thought I would start this blog-record with just a little more background on
myself--some lesser known facts from my bio that might help explain or put some
context around what I will write about in future entries.
my origin in Southern California is fairly well documented, I should add that I
grew up on a “huge” half-acre in rural Orange County...although “rural Orange
County” is today something of an oxymoron.
That spacious back yard allowed me room to roam and I
explored every nook and cranny in my formative years.
My earliest memories of plants, butterflies, and birds come
from the confines of that wild place, long before I began stretching my wings
and exploring nearby Upper Newport Bay, the remainder of Orange County, and the
rest of the western U.S.
well, I am very “Disney-fied.”
only did my father work at nearby Disneyland, thus making it my second
playground, but I was also heavily influenced by many of the early Disney
Most relevant to the
present topic is Disney’s classic short film “Nature’s Half Acre” (1951).
For a brief intro to this Oscar winning
"Uncle Walt"(Photo credit: NASA)
The parallel to my childhood setting should be apparent.
The Internet Movie Database page
explains: “The variety of wildlife in a meadow - particularly insects and
flowers - is observed over the course of a year, through the use of
microphotography and time-lapse photography.”
It was a seminal nature film that influenced no small number
of budding naturalists, myself included.
Yep, that's me in 1965, on a cold winter morning
at Newport Beach's 19th Street beach break.
am also a surfer, though I haven’t surfed regularly in decades.
Surfing--to spout clichés--is more than
a sport; it is a way of life and it instills in its adherents a distinct
perspective on the world.
from all the trappings and idiosyncrasies that have been parodied ad nauseum by Hollywood, surfing gives a person a feel for the
movement of energy in time and space through the natural world. Quite literally, becoming a better
surfer depends in large part on recognizing and responding to the flow of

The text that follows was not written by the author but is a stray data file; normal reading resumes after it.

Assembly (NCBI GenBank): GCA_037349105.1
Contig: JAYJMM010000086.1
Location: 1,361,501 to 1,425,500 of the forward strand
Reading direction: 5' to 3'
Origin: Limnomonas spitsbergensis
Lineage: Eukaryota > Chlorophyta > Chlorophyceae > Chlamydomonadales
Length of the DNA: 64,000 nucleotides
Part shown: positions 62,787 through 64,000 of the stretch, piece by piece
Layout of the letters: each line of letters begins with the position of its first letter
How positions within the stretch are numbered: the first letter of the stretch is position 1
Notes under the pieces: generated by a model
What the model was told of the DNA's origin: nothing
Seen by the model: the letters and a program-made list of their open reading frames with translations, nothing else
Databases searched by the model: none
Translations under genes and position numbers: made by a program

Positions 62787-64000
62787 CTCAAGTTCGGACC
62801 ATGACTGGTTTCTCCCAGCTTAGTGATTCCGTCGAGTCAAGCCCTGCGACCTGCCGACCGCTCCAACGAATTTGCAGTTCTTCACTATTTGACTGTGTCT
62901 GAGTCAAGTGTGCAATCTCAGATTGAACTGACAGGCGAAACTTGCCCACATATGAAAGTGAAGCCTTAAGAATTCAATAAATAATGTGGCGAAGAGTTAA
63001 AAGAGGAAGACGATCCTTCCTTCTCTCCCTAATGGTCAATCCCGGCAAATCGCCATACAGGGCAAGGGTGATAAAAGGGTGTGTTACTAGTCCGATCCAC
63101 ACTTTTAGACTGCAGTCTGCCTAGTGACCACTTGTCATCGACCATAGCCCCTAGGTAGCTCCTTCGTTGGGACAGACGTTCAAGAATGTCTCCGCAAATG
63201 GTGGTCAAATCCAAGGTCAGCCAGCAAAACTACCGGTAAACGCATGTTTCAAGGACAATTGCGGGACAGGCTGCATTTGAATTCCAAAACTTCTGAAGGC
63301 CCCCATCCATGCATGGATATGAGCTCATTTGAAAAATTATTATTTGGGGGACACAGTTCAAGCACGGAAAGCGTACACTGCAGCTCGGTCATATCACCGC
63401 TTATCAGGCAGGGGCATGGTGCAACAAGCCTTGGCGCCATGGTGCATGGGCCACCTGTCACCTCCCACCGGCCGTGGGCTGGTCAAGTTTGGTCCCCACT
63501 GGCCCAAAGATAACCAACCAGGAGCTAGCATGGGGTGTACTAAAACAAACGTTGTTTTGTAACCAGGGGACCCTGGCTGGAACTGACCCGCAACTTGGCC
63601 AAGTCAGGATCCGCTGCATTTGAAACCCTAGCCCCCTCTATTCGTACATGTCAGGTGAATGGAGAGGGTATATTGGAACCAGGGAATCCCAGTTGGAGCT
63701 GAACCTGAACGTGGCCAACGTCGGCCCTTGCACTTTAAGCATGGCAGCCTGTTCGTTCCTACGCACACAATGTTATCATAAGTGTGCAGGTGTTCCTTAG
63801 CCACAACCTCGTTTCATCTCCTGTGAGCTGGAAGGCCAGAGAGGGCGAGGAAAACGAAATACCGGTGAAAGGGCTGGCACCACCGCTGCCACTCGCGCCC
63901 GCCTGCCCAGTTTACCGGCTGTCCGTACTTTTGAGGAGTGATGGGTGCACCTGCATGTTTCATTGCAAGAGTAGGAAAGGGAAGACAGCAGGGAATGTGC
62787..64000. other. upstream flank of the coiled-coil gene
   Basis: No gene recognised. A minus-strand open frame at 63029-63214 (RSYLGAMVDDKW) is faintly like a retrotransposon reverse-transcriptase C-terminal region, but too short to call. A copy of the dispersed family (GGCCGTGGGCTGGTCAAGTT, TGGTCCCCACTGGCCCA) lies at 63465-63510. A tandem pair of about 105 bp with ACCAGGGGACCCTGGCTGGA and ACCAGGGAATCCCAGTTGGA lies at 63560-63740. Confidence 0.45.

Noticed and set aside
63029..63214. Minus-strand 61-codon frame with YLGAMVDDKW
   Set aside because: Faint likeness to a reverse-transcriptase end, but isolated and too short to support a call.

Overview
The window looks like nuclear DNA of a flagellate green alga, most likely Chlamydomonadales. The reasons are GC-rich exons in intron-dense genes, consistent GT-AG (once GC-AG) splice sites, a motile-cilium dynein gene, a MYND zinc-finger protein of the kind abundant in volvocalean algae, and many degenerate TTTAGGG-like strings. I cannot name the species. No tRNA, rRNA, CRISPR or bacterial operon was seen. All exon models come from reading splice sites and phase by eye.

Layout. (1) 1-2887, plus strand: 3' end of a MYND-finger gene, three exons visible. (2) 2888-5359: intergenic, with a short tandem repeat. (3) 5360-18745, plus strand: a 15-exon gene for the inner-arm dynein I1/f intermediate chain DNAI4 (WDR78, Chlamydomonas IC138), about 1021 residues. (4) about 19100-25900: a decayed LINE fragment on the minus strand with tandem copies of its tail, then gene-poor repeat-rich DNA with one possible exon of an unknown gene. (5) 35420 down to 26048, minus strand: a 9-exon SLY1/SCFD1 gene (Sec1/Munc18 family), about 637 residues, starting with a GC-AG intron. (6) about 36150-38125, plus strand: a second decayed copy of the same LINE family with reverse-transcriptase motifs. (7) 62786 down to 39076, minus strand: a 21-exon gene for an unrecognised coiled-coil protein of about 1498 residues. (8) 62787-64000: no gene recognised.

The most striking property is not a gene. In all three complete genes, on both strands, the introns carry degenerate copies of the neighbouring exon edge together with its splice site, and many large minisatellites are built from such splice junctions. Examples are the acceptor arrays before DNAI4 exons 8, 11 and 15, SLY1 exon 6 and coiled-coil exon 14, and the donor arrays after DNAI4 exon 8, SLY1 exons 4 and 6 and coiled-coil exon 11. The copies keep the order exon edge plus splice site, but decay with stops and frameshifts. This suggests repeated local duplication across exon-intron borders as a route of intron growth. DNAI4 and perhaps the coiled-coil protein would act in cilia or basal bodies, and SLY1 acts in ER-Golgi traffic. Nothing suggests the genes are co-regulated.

energy in the ocean. The
periodicity of the waves, their seasonality, their origins, their dissipation
on the shore--all this can be extrapolated to much grander topics in the
functioning of ecosystems--to which I will return in future posts.
finally, most obviously, having grown up in Orange County in the 1950s-1970s, I witnessed some of the most rapid and complete transformations of natural
ecosystems that the continent has suffered.
My boy scout camping spots were paved over to make way for
the financial capital (in both senses of the word) of the West Coast.
Places where I made my first wildflower
collections can no longer be found.
No small number of SoCal plants, butterflies, and birds that I came to
know as a child share space on that narrow ledge at the brink of exinction with
our own Golden-cheeked Warbler and Black-capped Vireo.
So, I confess to being a nature-loving, energy-flow conscious, urban-escapee surfer who made it to Austin "as soon as I could" (1974). I hope you enjoy my forth-coming offerings, framed by my well of experiences over the most recent decades and shaped into these "Notes From The Canyonlands".
p.s. Despite my official position at the Refuge, I am contributing these blogs as a "private citizen" and Friend of the Refuge.
To that end, I'll only burden you once with this disclaimer:
"The content of this blog does not necessarily reflect the position or policy of the U.S. government
and no official endorsement should be inferred."